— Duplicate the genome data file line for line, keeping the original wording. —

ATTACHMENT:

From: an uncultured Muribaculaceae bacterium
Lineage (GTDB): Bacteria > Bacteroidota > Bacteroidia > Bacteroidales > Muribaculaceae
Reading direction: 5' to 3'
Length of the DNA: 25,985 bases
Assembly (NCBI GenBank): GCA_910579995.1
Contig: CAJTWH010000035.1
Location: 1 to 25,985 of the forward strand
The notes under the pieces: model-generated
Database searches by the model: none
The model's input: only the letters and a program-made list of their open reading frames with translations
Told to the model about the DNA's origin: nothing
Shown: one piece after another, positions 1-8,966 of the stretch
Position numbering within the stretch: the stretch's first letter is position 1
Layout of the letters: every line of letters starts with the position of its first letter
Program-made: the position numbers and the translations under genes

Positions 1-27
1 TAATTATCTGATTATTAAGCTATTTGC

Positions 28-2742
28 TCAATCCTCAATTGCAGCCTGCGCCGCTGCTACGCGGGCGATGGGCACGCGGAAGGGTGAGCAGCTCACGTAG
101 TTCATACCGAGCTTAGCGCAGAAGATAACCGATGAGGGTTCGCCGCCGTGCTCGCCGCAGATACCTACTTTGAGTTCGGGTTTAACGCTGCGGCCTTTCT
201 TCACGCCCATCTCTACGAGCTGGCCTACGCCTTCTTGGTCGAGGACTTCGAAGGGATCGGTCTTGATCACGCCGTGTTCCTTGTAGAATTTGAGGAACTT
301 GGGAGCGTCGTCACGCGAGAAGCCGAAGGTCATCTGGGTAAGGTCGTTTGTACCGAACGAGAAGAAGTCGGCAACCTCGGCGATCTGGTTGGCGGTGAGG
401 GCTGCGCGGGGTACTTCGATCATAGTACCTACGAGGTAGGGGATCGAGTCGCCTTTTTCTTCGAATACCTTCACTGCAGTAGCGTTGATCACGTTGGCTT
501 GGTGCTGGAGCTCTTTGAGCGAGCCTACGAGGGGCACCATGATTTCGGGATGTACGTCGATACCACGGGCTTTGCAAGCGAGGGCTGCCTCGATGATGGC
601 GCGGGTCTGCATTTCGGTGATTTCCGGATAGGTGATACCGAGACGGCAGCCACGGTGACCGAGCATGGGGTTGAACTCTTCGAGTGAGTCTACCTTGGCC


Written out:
From: an uncultured Muribaculaceae bacterium
Lineage (GTDB): Bacteria > Bacteroidota > Bacteroidia > Bacteroidales > Muribaculaceae
Reading direction: 5' to 3'
Length of the DNA: 25,985 bases
Assembly (NCBI GenBank): GCA_910579995.1
Contig: CAJTWH010000035.1
Location: 1 to 25,985 of the forward strand
The notes under the pieces: model-generated
Database searches by the model: none
The model's input: only the letters and a program-made list of their open reading frames with translations
Told to the model about the DNA's origin: nothing
Shown: one piece after another, positions 1-8,966 of the stretch
Position numbering within the stretch: the stretch's first letter is position 1
Layout of the letters: every line of letters starts with the position of its first letter
Program-made: the position numbers and the translations under genes

Positions 1-27
1 TAATTATCTGATTATTAAGCTATTTGC

Positions 28-2742
28 TCAATCCTCAATTGCAGCCTGCGCCGCTGCTACGCGGGCGATGGGCACGCGGAAGGGTGAGCAGCTCACGTAG
101 TTCATACCGAGCTTAGCGCAGAAGATAACCGATGAGGGTTCGCCGCCGTGCTCGCCGCAGATACCTACTTTGAGTTCGGGTTTAACGCTGCGGCCTTTCT
201 TCACGCCCATCTCTACGAGCTGGCCTACGCCTTCTTGGTCGAGGACTTCGAAGGGATCGGTCTTGATCACGCCGTGTTCCTTGTAGAATTTGAGGAACTT
301 GGGAGCGTCGTCACGCGAGAAGCCGAAGGTCATCTGGGTAAGGTCGTTTGTACCGAACGAGAAGAAGTCGGCAACCTCGGCGATCTGGTTGGCGGTGAGG
401 GCTGCGCGGGGTACTTCGATCATAGTACCTACGAGGTAGGGGATCGAGTCGCCTTTTTCTTCGAATACCTTCACTGCAGTAGCGTTGATCACGTTGGCTT
501 GGTGCTGGAGCTCTTTGAGCGAGCCTACGAGGGGCACCATGATTTCGGGATGTACGTCGATACCACGGGCTTTGCAAGCGAGGGCTGCCTCGATGATGGC
601 GCGGGTCTGCATTTCGGTGATTTCCGGATAGGTGATACCGAGACGGCAGCCACGGTGACCGAGCATGGGGTTGAACTCTTCGAGTGAGTCTACCTTGGCC